Thursday, June 2, 2016 10:05 PM|Unknown Author|Cancer Discovery recent issues|Labels: EGFR, bladder cancer

HER2 or ERBB3 alterations are predictive of afatinib response in refractory urothelial carcinomas.

Thursday, June 2, 2016 8:00 AM|Lung Cancer News From Medical News Today|Labels: EGFR, lung cancer, biomarker diagnostic
The U.S. Food and Drug Administration has approved the cobas EGFR Mutation Test v2, a blood-based companion diagnostic for the cancer drug Tarceva (erlotinib).
Tuesday, May 31, 2016 10:05 AM|Lyle, L. T., Lockman, P. R., Adkins, C. E., Mohammad, A. S., Sechrest, E., Hua, E., Palmieri, D., Liewehr, D. J., Steinberg, S. M., Kloc, W., Izycka-Swieszewska, E., Duchnowska, R., Nayyar, N., Brastianos, P. K., Steeg, P. S., Gril, B.|Clinical Cancer Research Online First Articles|Labels: EGFR, breast cancer

Purpose: The blood-brain barrier (BBB) is modified to a blood-tumor barrier (BTB) as a brain metastasis develops from breast or other cancers. We (a) quantified the permeability of experimental brain metastases; (b) determined the composition of the BTB; (c) identified which elements of the BTB distinguished metastases of lower permeability from those with higher permeability. Experimental Design: A SUM190-BR3 experimental inflammatory breast cancer brain metastasis subline was established. Experimental brain metastases from this model system and two previously reported models (triple-negative MDA-231-BR6, HER2+ JIMT-1-BR3) were serially sectioned; low and high permeability lesions were identified with systemic 3kDa Texas Red dextran dye. Adjoining sections were used for quantitative immunofluorescence to known BBB and neuroinflammatory components. One-sample comparisons against a hypothesized value of one were performed with the Wilcoxon signed-rank test. Results: When uninvolved brain was compared to any brain metastasis, alterations in endothelial, pericytic, astrocytic, and microglial components were observed. When metastases with relatively low- and high permeability were compared, increased expression of a desmin+ subpopulation of pericytes was associated with higher permeability (231-BR6 p=0.0002; JIMT-1-BR3 p=0.004; SUM190-BR3 p=0.008); desmin+ pericytes were also identified in human craniotomy specimens. Trends of reduced CD13+ pericytes (231-BR6 p=0.014; JIMT-1-BR3 p=0.002, SUM190-BR3, NS) and laminin α2 (231-BR6 p=0.001; JIMT-1-BR3 p=0.049; SUM190-BR3 p=0.023) were also observed with increased permeability. Conclusions: We provide the first account of the composition of the BTB in experimental brain metastasis. Desmin+ pericytes and laminin α2 are potential targets for the development of novel approaches to increase chemotherapeutic efficacy.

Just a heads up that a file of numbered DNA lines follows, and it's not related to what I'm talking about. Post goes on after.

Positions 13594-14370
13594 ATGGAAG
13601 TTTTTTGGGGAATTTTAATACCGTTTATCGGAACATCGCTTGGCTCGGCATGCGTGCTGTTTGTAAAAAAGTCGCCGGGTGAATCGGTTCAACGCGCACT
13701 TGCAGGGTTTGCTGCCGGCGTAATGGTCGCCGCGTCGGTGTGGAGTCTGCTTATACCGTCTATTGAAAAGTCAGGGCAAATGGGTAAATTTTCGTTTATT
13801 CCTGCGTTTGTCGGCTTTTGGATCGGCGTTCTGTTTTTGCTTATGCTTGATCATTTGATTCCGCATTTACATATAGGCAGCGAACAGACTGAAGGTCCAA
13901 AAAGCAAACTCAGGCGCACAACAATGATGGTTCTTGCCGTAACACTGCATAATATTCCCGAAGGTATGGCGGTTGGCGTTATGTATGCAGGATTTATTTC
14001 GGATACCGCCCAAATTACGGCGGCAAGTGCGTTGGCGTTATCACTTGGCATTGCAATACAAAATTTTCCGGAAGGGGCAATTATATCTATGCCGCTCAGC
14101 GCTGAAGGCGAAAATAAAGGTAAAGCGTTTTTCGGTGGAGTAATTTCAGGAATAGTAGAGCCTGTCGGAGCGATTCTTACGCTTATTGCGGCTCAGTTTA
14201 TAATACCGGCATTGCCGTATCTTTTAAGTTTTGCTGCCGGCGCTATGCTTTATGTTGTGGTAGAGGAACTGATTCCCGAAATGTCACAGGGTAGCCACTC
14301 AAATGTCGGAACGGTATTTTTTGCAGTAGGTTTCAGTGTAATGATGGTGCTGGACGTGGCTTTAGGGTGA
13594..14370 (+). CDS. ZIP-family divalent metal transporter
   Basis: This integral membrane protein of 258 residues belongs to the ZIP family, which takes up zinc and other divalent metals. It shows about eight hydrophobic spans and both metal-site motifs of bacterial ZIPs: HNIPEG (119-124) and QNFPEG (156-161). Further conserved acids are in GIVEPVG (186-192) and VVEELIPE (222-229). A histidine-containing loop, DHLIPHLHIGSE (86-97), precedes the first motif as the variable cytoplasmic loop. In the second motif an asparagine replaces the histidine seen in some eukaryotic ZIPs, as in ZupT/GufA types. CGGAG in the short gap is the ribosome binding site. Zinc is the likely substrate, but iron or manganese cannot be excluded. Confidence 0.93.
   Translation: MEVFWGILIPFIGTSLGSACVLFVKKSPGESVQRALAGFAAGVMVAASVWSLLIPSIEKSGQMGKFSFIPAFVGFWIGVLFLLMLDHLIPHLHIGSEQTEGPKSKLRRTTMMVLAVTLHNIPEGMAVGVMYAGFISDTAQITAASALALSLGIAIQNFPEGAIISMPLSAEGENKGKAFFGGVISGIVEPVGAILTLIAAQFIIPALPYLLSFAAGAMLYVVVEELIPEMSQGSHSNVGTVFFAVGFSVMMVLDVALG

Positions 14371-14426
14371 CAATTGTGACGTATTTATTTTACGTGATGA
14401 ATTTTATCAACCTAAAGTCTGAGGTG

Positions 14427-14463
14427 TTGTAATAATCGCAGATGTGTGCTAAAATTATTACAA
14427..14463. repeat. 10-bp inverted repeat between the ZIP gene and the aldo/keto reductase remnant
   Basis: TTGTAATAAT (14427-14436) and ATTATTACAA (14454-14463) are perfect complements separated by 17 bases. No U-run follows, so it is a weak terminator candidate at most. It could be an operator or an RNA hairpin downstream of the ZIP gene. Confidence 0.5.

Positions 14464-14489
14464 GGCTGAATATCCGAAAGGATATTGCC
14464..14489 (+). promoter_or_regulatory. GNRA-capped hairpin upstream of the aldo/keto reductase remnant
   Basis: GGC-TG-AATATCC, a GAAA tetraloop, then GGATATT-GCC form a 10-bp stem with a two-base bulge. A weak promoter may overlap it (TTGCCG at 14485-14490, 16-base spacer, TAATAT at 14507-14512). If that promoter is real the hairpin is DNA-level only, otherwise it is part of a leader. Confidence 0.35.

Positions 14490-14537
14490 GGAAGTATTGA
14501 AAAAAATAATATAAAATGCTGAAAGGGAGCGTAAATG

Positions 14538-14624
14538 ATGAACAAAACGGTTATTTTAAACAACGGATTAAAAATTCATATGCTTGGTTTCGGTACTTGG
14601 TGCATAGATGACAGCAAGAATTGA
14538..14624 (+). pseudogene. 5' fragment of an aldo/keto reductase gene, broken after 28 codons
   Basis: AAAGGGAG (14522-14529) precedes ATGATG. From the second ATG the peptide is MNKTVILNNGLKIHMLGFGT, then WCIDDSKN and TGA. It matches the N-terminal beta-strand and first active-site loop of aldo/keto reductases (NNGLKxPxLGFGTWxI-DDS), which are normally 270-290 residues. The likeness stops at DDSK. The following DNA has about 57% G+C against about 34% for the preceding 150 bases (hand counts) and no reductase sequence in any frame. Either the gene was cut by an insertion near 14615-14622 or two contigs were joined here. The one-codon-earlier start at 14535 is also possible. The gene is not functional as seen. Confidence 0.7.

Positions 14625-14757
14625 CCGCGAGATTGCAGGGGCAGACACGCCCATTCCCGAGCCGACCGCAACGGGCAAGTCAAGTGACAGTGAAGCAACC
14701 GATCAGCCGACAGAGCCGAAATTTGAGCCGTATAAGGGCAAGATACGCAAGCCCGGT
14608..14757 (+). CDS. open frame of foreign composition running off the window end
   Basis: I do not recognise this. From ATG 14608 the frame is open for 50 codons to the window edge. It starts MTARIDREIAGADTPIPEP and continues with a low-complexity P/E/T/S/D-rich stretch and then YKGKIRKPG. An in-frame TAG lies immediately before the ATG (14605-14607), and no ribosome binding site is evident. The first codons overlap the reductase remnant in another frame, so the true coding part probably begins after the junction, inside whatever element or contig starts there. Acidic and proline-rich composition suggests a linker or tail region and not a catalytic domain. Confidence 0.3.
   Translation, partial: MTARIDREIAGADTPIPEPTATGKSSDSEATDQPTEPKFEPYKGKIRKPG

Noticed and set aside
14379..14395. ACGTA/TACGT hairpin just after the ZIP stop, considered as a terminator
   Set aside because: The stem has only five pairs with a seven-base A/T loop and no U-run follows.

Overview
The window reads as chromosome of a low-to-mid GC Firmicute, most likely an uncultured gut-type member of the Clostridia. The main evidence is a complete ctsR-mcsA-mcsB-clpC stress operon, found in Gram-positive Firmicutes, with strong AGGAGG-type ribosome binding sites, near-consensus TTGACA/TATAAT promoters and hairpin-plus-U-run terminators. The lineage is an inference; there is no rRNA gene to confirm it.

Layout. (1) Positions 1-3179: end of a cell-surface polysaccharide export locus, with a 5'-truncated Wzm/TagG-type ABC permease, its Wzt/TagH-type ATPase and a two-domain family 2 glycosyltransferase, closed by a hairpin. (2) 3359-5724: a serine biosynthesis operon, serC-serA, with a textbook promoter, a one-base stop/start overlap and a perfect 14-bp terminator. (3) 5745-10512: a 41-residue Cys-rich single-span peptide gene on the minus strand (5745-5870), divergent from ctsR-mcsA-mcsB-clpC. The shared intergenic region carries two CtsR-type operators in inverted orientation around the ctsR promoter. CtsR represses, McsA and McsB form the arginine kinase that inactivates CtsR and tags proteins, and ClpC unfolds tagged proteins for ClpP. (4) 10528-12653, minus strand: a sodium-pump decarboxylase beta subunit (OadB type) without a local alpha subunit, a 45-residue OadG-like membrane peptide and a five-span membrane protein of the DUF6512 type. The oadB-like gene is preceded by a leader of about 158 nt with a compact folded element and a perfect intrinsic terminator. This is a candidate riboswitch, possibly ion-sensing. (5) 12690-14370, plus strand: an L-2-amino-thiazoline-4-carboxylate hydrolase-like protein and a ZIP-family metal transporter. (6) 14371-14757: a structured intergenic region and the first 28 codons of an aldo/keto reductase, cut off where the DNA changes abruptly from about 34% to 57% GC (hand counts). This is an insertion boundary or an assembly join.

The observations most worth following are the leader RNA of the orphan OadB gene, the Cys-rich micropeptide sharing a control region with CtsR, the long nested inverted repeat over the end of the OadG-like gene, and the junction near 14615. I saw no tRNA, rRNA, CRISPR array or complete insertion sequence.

Tuesday, May 17, 2016 9:25 AM|Ingold Heppner, B., Untch, M., Denkert, C., Pfitzner, B. M., Lederer, B., Schmitt, W. D., Eidtmann, H., Fasching, P. A., Tesch, H., Solbach, C., Rezai, M., Zahm, D. M., Holms, F., Glados, M., Krabisch, P., Heck, E., Ober, A., Lorenz, P., Diebold, K., Habeck, J.-O., Loibl, S.|Clinical Cancer Research Online First Articles|Labels: EGFR, breast cancer, biomarker diagnostic

Purpose: We elucidated the value of tumor-infiltrating lymphocytes (TILs) as an independent predictor for pathological complete response (pCR) rate and as a prognostic marker for disease-free survival (DFS) in patients with HER2-positive breast cancer in the neoadjuvant setting. Experimental Design: We evaluated stromal TILs in 498 HER2-positive breast cancer samples of the neoadjuvant GeparQuattro (G4) and GeparQuinto (G5) trials. Levels of TILs were determined as a continuous parameter per 10% increase and as lymphocyte-predominant breast cancer (LPBC; {greater than or equal to} 60% TILs), and correlated with pCR rate and DFS. Results: In the complete cohort, HER2-positive LPBC cases had a significantly increased pCR rates compared to non LPBC-types. They were significant predictors for pCR in univariate (10% TILs: OR 1.12, p=0.002; LPBC: OR 2.02, p=0.002) and multivariate analyses (10% TILs: OR 1.1, p=0.014; LPBC: OR 1.87, p=0.009). This effect was also detectable in the trastuzumab treated (10%TILs: OR 1.12, p=0.018; LPBC: OR 2.08, p=0.013) but not in the lapatinib treated subgroup. We identified a low-risk (pCR/LPBC) and a high-risk group (no pCR/no LPBC) regarding DFS. In triple positive breast cancer, TILs are of more prognostic relevance than pCR. Conclusions: We could demonstrate the predictive and prognostic impact of TILs in HER2-positive breast cancer in the neoadjuvant setting. In combination with pCR-rate, TILs may help to stratify prognostic subgroups, thereby guiding future therapy decisions.